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Lenox Hill RNs welcome, train new colleagues affected by Sandy

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Lenox Hill Hospital nurse Heather Stansbury, RN, was helping NYU Langone nurses transition when her water broke Oct. 30. Twenty-three hours later, she gave birth to Logan.

Nurses at Lenox Hill Hospital in Manhattan, already bracing for the human toll promised by Superstorm Sandy, got word in the height of the storm that nearby NYU Langone Medical Center had lost power and needed to relocate hundreds of nurses, physicians, patients and staff to several hospitals, including Lenox Hill.

“We didn’t know how many patients we were receiving, nor did we know what disciplines they would be in,” said Phyllis Yezzo, RN, BSN, MS, nurse executive at Lenox Hill.

What they did know was that more than 300 physicians would need to be issued “disaster privileges” and what would eventually be 800 nurses would need verification and a quick orientation to start work.

Lenox Hill quickly opened up four previously shuttered med/surg nursing units.

At first “we were admitting about one patient every three minutes,” Yezzo said. Because NYU’s medical center is completely electronic and it had lost EHR capability, nurses were triaging with only verbal handoffs, she said.

“All the drills that we’ve done … they really paid off,” Yezzo said. “Everyone knew exactly what to do.”

Teaching must-dos

While patients’ health and safety was the top priority, part of that meant attention to regulatory details.

“You have to worry about the regulatory agencies, that any time they could come in and audit,” said Donna Tanzi, RN, MPS, NE-BC.

First, Lenox Hill had to validate the nurses with a photo ID, validate their professional licenses online, and check to see whether there were disciplinary measures against the license.

They had to train nurses quickly in corporate compliance and patient safety and how to use equipment that worked differently at Lenox Hill. For instance, the IV pumps were primed and used differently than they were at NYU.

Nurse teammates

Herminia Castaneda, RN, a labor and delivery nurse at Lenox Hill, was paired with an NYU nurse and said the most difficult part of the training was teaching the basics of the computer system and getting passwords set up. Total orientation took about two days before the NYU nurses became actively involved in patient care, she said.

The addition of NYU nurses was critical as the number of deliveries at Lenox Hill doubled in the first weeks after the storm, Castaneda said. “We had only nine to 10 nurses and we needed at least 14 per shift,” she said.

Training started with only the basics.

“What this forced us to do was to look at the mandatory and the must-dos as opposed to the nice-to-dos,” Tanzi said. “The nice-to-do parts we had to do on the fly.”

NYU nurses also had to go from the electronic documentation they were familiar with, to the paper documentation Lenox Hill used.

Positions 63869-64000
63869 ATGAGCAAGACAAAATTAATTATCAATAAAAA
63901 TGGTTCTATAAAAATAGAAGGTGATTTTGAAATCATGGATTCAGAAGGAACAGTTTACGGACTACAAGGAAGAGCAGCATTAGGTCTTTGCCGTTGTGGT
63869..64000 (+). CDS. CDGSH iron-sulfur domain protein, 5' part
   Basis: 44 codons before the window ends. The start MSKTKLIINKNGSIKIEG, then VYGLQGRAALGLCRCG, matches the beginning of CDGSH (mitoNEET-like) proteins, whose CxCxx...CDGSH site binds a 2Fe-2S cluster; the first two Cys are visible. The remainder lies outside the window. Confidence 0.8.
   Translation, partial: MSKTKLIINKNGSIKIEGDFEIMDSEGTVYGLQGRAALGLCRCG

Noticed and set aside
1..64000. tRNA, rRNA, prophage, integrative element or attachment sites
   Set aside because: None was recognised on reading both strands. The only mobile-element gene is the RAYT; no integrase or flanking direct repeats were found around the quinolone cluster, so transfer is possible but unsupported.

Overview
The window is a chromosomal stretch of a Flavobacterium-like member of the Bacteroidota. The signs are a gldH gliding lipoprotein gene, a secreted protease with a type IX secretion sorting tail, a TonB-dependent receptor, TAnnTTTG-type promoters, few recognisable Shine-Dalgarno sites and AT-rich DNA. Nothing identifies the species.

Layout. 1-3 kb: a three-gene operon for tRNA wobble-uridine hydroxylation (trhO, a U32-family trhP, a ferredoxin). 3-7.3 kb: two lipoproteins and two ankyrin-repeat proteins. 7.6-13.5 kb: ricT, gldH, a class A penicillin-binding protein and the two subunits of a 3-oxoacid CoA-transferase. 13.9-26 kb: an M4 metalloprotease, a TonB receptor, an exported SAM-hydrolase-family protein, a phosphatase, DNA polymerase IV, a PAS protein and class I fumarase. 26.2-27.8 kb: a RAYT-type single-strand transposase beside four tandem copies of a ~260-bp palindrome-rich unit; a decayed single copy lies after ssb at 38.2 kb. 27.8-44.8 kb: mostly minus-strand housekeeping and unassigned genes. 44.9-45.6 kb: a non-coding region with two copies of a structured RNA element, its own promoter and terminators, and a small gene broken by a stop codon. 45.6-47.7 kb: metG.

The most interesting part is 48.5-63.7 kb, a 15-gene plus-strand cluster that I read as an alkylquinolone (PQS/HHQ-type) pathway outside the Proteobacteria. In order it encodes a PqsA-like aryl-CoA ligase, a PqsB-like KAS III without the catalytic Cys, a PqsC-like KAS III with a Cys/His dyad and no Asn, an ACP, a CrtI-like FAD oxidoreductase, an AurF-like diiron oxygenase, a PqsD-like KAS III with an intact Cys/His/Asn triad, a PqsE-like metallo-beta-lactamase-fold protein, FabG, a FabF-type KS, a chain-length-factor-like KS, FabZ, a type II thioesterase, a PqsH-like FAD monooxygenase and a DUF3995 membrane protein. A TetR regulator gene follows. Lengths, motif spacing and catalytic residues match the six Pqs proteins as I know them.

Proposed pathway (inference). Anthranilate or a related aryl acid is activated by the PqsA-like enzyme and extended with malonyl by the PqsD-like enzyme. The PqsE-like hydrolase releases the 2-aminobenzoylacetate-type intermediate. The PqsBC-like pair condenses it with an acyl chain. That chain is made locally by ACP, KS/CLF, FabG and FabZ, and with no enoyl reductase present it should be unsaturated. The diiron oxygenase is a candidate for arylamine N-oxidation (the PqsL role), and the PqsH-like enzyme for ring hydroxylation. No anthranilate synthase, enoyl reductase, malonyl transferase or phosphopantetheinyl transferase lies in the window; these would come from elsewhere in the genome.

“Once you’re used to electronic medical charting, it’s very hard to go back,” Tanzi said.

While in crisis mode, supervisors had to watch for nurses who had worked too many hours, as the patient load spiked.

Yezzo said leadership from both hospitals kept a constant check on how the nurses were holding up. Lunches, sleeping accommodations and shower facilities were provided as the hospital also became a hotel for staff.

When the NYU nurses came in, “one of our first questions to them was ‘How long have you been up?’” Tanzi said. If they had worked 16 hours, they were sent home. That went for Lenox Hill staff as well.

Baby came early

One of those nurses who lost sight of her own needs while treating others was Lenox Hill orthopedic surgery nurse Heather Stansbury, RN. She came in to help the NYU nurses transition even though she was two weeks from giving birth.

Her water broke six hours into her shift on Oct. 30, a day after the storm reached the region. Twenty-three hours later, son Logan Stansbury was born.

“I probably was in labor when I went in and didn’t know it,” Stansbury said.

As of mid-December, nurse leaders were working on an exit plan for the NYU nurses.

When they do return to NYU, they will leave a strong impression at Lenox Hill.

“Some of them had been carrying patients down 15 flights of stairs,” Tanzi said. “They carried them through dark hallways with flashlights. Then they came in (to Lenox Hill) and they stood by their side. It just really showed that this is what nursing is. This is what we do.”

If something could have been done differently, it would be to make sure hospitals have a Plan C — a plan if the contingency plan doesn’t work, Yezzo said.

“Not only do you need a disaster plan. You need a dark disaster plan,” Yezzo said. “What do you do if your generators don’t go on?”

Marcia Frellick is a freelance writer.

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